Next Article in Journal
Quantification of Axial Abnormality Due to Cerebellar Ataxia with Inertial Measurements
Previous Article in Journal
Colony Fingerprint-Based Discrimination of Staphylococcus species with Machine Learning Approaches
Article

Developing a Relative Humidity Correction for Low-Cost Sensors Measuring Ambient Particulate Matter

1
Centre for Atmospheric Science, Department of Chemistry, University of Cambridge, Lensfield Road, Cambridge CB2 1EW, UK
2
Alphasense Ltd., Sensor Technology House, 300 Avenue West, Skyline 120, Great Notley, Essex CM77 7AA, UK
*
Author to whom correspondence should be addressed.
Sensors 2018, 18(9), 2790; https://doi.org/10.3390/s18092790
Received: 29 June 2018 / Revised: 3 August 2018 / Accepted: 22 August 2018 / Published: 24 August 2018
(This article belongs to the Section Chemical Sensors)
There is increasing concern about the health impacts of ambient Particulate Matter (PM) exposure. Traditional monitoring networks, because of their sparseness, cannot provide sufficient spatial-temporal measurements characteristic of ambient PM. Recent studies have shown portable low-cost devices (e.g., optical particle counters, OPCs) can help address this issue; however, their application under ambient conditions can be affected by high relative humidity (RH) conditions. Here, we show how, by exploiting the measured particle size distribution information rather than PM as has been suggested elsewhere, a correction can be derived which not only significantly improves sensor performance but which also retains fundamental information on particle composition. A particle size distribution–based correction algorithm, founded on κ -Köhler theory, was developed to account for the influence of RH on sensor measurements. The application of the correction algorithm, which assumed physically reasonable κ values, resulted in a significant improvement, with the overestimation of PM measurements reduced from a factor of ~5 before correction to 1.05 after correction. We conclude that a correction based on particle size distribution, rather than PM mass, is required to properly account for RH effects and enable low cost optical PM sensors to provide reliable ambient PM measurements. View Full-Text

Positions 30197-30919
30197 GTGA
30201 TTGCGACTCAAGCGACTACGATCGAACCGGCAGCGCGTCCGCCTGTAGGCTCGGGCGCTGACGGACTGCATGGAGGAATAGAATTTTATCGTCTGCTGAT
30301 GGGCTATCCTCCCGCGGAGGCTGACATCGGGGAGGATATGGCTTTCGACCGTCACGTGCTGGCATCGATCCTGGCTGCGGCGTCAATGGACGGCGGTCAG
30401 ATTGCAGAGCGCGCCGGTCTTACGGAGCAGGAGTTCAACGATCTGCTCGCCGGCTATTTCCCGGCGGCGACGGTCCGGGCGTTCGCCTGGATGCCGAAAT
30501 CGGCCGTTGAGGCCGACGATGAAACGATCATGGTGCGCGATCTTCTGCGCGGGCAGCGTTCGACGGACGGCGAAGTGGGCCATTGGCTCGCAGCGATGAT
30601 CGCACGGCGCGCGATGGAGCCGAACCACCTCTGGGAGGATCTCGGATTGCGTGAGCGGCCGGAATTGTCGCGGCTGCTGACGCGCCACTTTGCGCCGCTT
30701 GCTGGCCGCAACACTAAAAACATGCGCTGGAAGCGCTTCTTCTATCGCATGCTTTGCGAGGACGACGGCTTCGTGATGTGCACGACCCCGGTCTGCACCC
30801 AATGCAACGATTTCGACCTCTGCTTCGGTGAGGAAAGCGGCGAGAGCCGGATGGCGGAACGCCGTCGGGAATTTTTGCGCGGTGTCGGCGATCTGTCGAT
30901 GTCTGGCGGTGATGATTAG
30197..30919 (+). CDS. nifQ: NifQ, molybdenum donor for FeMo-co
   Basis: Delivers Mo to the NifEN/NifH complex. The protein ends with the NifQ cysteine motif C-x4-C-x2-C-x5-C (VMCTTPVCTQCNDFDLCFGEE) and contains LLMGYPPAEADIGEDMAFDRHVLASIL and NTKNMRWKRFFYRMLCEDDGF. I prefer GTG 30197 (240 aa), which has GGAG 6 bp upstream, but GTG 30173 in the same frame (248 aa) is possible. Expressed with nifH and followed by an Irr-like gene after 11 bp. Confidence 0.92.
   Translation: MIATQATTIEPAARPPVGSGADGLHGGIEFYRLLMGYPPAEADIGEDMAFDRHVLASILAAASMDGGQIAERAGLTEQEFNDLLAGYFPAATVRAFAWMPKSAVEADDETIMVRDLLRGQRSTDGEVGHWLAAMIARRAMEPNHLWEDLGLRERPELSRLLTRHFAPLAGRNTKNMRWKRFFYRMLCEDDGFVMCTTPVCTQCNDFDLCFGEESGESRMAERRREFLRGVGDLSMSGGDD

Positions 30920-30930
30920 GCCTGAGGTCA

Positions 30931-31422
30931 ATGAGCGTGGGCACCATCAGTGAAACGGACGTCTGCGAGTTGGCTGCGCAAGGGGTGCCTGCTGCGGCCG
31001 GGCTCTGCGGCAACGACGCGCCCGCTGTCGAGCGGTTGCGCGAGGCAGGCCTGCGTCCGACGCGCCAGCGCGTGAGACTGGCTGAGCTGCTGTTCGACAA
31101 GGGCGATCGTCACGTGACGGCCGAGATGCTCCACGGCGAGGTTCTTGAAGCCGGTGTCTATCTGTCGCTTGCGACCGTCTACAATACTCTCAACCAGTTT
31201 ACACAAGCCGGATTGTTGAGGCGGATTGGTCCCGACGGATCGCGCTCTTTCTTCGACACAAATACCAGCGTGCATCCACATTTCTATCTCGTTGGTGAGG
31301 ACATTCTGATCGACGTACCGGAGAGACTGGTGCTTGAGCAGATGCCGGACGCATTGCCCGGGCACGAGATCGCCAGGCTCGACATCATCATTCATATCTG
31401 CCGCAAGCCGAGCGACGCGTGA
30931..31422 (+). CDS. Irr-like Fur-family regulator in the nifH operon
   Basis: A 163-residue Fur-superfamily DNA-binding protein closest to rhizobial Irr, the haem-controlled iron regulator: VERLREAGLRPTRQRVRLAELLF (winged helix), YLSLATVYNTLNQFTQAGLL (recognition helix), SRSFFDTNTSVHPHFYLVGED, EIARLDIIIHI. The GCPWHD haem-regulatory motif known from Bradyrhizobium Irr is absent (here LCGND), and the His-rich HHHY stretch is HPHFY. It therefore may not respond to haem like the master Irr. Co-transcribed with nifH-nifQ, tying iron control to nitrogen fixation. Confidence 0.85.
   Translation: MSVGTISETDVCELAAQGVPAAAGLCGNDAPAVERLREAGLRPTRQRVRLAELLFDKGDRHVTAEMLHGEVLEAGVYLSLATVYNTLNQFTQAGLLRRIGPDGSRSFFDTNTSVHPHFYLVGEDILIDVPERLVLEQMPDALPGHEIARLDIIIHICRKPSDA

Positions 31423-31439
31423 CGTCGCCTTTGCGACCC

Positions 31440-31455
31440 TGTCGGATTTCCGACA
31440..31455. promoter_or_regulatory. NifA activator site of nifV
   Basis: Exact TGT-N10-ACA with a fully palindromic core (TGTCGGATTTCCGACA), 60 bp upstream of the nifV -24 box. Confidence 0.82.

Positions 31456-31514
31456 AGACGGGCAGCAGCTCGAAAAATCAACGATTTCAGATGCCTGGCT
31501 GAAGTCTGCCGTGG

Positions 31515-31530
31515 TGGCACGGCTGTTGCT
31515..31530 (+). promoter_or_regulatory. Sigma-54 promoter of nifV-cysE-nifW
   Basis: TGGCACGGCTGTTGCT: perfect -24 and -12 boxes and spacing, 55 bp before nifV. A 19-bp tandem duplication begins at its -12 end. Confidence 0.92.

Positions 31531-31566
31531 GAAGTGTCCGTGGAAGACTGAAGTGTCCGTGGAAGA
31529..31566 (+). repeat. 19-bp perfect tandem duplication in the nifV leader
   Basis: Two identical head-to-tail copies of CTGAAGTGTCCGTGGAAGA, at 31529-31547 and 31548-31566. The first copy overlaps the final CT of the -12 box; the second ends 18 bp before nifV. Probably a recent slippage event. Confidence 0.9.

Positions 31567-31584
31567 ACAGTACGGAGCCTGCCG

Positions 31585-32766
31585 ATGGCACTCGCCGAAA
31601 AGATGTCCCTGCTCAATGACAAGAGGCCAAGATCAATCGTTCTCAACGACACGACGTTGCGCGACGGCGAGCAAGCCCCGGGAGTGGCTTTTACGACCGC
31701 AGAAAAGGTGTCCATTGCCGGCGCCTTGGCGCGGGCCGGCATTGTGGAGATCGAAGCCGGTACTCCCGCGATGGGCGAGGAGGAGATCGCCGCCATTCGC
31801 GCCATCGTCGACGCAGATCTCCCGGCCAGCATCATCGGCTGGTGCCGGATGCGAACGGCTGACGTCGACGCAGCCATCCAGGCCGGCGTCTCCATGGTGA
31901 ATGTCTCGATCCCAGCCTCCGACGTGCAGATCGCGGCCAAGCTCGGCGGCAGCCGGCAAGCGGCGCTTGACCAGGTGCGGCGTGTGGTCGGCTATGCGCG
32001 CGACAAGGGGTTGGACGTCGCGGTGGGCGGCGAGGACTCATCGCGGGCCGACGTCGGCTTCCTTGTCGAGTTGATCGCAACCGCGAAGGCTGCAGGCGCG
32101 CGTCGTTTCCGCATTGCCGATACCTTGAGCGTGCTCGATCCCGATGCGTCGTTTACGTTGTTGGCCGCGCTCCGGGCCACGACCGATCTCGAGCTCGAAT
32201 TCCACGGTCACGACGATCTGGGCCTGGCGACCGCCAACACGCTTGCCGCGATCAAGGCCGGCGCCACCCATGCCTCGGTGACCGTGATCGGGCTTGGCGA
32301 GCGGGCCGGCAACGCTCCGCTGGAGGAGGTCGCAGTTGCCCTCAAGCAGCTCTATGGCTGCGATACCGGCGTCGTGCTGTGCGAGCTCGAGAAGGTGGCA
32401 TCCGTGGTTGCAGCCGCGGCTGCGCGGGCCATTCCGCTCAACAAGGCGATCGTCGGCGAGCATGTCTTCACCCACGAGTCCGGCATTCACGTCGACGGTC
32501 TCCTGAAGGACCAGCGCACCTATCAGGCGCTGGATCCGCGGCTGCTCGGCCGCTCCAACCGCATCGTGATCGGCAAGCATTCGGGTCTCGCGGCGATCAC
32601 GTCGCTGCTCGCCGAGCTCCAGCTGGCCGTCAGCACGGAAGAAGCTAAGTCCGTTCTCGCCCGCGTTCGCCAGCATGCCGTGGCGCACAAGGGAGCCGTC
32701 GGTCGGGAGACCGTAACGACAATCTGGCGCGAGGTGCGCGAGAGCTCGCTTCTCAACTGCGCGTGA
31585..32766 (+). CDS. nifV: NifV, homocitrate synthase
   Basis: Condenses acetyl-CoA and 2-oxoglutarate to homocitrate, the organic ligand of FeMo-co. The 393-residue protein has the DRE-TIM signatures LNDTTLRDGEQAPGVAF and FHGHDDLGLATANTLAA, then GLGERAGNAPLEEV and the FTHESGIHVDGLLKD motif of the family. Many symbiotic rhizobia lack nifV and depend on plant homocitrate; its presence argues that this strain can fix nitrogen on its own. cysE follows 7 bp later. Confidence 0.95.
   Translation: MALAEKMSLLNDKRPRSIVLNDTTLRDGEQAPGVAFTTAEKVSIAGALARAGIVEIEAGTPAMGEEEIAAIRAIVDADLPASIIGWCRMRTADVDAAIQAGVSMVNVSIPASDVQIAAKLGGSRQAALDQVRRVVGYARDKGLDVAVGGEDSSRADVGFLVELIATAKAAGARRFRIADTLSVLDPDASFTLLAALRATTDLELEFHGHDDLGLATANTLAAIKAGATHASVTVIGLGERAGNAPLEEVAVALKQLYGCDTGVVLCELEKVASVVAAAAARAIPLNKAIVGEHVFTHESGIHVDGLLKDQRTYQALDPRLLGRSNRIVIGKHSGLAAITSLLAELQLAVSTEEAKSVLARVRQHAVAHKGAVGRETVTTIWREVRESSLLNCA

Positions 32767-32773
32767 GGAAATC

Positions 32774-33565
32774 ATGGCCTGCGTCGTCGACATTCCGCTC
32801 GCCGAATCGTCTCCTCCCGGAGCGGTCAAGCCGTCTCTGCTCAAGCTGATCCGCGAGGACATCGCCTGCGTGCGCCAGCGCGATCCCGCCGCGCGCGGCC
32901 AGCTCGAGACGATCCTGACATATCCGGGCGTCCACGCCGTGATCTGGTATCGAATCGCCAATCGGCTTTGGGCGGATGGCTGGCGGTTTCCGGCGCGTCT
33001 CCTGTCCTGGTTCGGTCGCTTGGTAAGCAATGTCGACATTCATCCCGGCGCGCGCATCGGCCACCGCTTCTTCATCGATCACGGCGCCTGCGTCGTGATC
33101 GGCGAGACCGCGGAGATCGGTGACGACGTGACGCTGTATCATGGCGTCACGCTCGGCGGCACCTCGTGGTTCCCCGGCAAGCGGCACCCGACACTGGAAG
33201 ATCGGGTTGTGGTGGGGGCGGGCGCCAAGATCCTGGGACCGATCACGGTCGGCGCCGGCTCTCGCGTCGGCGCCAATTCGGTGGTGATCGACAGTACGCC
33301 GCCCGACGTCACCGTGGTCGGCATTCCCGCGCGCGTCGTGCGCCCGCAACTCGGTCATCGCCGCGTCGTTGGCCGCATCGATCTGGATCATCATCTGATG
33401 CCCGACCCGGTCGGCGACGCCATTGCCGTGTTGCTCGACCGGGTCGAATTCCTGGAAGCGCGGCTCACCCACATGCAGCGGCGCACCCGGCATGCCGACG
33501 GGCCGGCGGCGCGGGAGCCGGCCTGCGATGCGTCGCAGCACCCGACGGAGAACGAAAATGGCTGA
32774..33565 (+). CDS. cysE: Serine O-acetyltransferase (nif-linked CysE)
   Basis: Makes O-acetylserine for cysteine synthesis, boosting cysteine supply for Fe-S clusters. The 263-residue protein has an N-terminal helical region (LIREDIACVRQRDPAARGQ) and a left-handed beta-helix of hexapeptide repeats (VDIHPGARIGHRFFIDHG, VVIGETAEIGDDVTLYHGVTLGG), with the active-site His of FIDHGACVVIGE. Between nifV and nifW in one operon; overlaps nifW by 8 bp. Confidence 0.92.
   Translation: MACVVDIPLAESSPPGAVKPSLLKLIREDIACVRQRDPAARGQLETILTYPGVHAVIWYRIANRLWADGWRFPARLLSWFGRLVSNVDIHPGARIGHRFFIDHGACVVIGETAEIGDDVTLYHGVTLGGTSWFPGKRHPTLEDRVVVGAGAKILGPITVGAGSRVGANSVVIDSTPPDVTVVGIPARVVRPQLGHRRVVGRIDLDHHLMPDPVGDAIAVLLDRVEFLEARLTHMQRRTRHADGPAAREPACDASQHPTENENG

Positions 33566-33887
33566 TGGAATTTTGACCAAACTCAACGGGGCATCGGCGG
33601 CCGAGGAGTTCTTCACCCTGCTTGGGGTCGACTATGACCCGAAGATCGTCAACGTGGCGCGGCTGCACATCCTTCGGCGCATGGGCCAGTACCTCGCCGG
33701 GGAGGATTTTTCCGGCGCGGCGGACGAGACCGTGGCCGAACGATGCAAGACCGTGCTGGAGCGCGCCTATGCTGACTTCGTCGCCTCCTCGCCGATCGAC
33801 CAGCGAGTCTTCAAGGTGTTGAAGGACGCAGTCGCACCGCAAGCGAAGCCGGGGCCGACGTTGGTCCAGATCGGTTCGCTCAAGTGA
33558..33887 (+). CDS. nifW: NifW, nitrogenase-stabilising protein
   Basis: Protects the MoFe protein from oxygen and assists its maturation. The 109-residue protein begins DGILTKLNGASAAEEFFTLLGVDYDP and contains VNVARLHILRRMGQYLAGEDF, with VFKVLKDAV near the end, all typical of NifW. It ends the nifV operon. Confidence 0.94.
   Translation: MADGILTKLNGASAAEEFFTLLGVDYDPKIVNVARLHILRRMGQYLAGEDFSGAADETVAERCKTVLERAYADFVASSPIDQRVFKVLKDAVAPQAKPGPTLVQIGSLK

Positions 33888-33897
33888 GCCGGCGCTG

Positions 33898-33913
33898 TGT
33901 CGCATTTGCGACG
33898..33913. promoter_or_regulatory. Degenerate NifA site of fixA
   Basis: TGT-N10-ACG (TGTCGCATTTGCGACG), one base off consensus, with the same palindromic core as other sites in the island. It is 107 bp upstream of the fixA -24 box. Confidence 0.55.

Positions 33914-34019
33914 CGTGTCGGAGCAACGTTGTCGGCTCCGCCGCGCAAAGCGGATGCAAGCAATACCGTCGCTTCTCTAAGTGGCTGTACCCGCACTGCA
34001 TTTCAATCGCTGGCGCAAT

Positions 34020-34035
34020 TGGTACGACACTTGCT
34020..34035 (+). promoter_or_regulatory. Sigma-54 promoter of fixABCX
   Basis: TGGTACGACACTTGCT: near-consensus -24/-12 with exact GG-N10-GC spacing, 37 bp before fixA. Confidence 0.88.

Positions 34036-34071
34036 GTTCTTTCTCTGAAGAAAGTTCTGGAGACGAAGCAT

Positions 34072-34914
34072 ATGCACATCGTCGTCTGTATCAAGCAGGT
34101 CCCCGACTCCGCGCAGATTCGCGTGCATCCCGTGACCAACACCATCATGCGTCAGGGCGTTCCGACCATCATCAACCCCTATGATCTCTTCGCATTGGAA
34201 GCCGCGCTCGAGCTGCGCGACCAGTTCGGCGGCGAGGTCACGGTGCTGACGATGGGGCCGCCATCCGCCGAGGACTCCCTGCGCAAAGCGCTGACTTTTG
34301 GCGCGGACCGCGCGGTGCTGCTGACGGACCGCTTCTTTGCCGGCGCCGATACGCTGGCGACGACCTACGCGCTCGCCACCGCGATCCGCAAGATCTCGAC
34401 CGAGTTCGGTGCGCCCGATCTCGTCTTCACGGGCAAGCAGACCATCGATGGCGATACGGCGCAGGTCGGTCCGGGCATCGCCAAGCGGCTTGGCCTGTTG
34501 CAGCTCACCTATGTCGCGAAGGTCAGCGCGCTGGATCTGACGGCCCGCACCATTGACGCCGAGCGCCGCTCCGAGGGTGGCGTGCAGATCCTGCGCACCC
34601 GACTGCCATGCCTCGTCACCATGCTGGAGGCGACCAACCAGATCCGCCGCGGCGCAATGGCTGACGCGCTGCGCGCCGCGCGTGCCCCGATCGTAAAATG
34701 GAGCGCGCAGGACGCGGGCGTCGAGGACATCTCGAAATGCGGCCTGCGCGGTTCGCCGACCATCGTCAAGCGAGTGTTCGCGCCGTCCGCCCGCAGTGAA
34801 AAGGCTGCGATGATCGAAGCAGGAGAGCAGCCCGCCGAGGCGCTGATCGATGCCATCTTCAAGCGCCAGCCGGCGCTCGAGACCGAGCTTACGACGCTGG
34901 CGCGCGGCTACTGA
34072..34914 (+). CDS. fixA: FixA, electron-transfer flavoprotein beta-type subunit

Keywords: air pollution; environmental monitoring; low cost sensors; particulate matter; relative humidity correction air pollution; environmental monitoring; low cost sensors; particulate matter; relative humidity correction
Show Figures

Figure 1

MDPI and ACS Style

Di Antonio, A.; Popoola, O.A.M.; Ouyang, B.; Saffell, J.; Jones, R.L. Developing a Relative Humidity Correction for Low-Cost Sensors Measuring Ambient Particulate Matter. Sensors 2018, 18, 2790. https://doi.org/10.3390/s18092790

AMA Style

Di Antonio A, Popoola OAM, Ouyang B, Saffell J, Jones RL. Developing a Relative Humidity Correction for Low-Cost Sensors Measuring Ambient Particulate Matter. Sensors. 2018; 18(9):2790. https://doi.org/10.3390/s18092790

Chicago/Turabian Style

Di Antonio, Andrea, Olalekan A.M. Popoola, Bin Ouyang, John Saffell, and Roderic L. Jones 2018. "Developing a Relative Humidity Correction for Low-Cost Sensors Measuring Ambient Particulate Matter" Sensors 18, no. 9: 2790. https://doi.org/10.3390/s18092790

Find Other Styles
Note that from the first issue of 2016, MDPI journals use article numbers instead of page numbers. See further details here.

Article Access Map by Country/Region

1
Back to TopTop